12 Oct Solomon Islands Adventure (Part 2)
After 5 days on Guadalcanal we moved to Savo Island.
The morning of Saturday 26 August 2017, we set out from this location in Honiara (see photo below) on the one hour boat ride. Our trip was made in a similar fibreglass boat to these, as are most of the short trips to nearby islands.
Our “Savo” destination was Soghoka village on the east side of the island, where we experienced a warm welcome.
One must have approval to come ashore on tribal land and this “warriors’ welcome” was our official approval to visit the village. Of course there was much more to being welcomed into the village.
Lunch had been prepared for us and a welcome speech was made by the chief, Joel and Beva.
It became obvious that having “white” visitors was not common and something of significance and interest to these villagers, plus their neighbours. There were several vantage points from which to observe the proceedings.
Chief Joel and Beva kindly offered to share their house with us during our 2-night stay. This all came about because of Kristy’s friendship with Beva and her daughter in-law Gladys.
The ground was very dry and dusty. Apparently it hadn’t rained on Savo for 6 months. But it poured for several hours that Sunday night. By morning most of the rain had soaked in.
The villagers on Savo are fervently religious. On Sunday morning this church was fully occupied by people from several villages. Joel (village chief) played guitar and led the singing, supported by lots of enthusiastic voices providing the alto, tenor and bass parts.
There’s obvious soil erosion along Savo Island’s east coast. Two of three US WWII heavy gun emplacements on Savo are affected.
The one as yet unaffected may not be for much longer.
While the villagers do grow vegetables up on the maintain side (about a 2 hour walk) most of our food and water for the weekend was purchased in Honiara and prepared on Savo Island by Beva, with help from Glenson.
Having collected the coconut water in a bowl Glenson scraped the white flesh from the shell into the same bowl.
The contents of the bowl was mixed, then the shaved flesh squeezed dry and removed. The result, fresh coconut milk for flavouring the evening meal.
There are 12 communities on Savo Island, each made up of between 5 to 7 villages (so 60 to 84 villages in total). Each community has at least one primary and a secondary school, plus at least one church. Soghoka Village (where we stayed) provides one of the primary schools for its community. Their community’s high school is in another village.
There is no electricity on Savo Island, so cooked meals are prepared on small gas stoves, LED lighting powered (only when essential) by batteries or generator, phone charging by small solar panels (yes mobile phones are commonly used in “the Solomons”) and hot water provided by nature.
Each village has its own “hot water well” as Savo is a volcanic island with hot ground water. It’s not suitable for drinking, but is wonderful for washing and showering – just draw water from well, then pour it over your head.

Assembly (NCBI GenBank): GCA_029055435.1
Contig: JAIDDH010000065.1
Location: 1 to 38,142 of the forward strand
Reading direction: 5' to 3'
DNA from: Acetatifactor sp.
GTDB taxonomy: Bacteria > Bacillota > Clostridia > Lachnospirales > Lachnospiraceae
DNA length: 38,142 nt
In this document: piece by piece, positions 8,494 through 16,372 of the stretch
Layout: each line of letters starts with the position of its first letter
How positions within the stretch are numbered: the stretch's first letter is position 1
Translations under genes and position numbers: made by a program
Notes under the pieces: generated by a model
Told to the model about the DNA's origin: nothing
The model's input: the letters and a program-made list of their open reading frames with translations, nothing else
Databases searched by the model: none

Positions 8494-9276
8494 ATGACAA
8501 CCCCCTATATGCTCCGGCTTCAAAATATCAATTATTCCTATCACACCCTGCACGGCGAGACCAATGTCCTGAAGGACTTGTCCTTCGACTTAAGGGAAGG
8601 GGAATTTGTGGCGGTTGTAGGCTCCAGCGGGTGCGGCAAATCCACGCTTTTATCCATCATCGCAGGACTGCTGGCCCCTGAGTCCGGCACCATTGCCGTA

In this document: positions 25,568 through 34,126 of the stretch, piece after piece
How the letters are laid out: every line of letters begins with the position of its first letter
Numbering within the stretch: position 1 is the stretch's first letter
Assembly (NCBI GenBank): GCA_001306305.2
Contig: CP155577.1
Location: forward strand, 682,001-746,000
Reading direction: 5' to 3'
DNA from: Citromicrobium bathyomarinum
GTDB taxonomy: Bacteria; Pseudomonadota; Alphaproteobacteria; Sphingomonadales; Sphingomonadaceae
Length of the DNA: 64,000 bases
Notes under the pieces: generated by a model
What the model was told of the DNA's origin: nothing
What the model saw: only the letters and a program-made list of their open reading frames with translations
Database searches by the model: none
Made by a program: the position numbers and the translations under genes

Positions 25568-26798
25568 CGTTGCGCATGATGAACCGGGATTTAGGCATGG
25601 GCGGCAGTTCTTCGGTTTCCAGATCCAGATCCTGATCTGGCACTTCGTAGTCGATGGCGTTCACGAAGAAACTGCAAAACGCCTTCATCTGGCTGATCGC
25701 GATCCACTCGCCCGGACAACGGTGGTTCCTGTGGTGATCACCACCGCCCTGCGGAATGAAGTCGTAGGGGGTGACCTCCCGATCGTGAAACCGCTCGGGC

With no lighting our farewell on Sunday evening was staged in the dark (except when my flash fired). The girls danced to music from a battery-powered “boom box”, then Kristy joined in…
Then the boys got involved…
Followed by a photo call for the dancers…
And a farewell speech by Joel, supported by others.
This was something special. The kindness, hospitality and friendship shown to us by all the people of Soghoka Village was amazing. And the effort made to entertain, engage and show us their heritage was extraordinary. So extra thanks must go to chief Joel, Beva and Glenson.
We had such a variety of experiences and learnt so much. It was a unique adventure.
A big thank you also to Kristy, whose work with UN Women in the Solomon Islands is outstanding.
Our next episode will take us to Cartagena, Spain where we rejoin our Voyage to Antiquity.
Kevin @ Bev G.Posted at 10:47h, 13 October
Quite a challenge to make a comment on a culture, a race and a lifestyle so completely different to those we enjoy, without sounding patronising.
I respect and think I understand the motivation which drives people like my wonderful granddaughter Kristy to commit a life to sharing and installing essential first world means and benefits to these, our isolated brothers and sisters.
The gross, breaking concrete foundations of a monstrous extra heavy long distance cannon, epitomises the Island Nations’ pledge of peace.
alistairstravelPosted at 12:22h, 13 October
Thank you for your insightful comments Kevin.
RonPosted at 15:51h, 20 October
You’ve certainly captured the delightful innocence of the south sea islanders. We’ve responded to this on the many occasions we have visited. However to live amongst the people and to be treated as very special guests..WOW! What an experience, what an honour and how very memorable. Whenever I come home from one of these places I always look around my home and realise how lucky I am but also what a lot of STUFF we own. There’s a lot to be said for the simple life.
alistairstravelPosted at 07:31h, 21 October
It certainly was a great privilege to stay on Savo Island for two nights, get to know the chief and his wife (plus other villagers) and briefly experience living there. And upon arrival home we did reflect on our lives in a similar way to you. But life in the Solomon Islands is not as simple as it first seems. It is difficult for most of the population.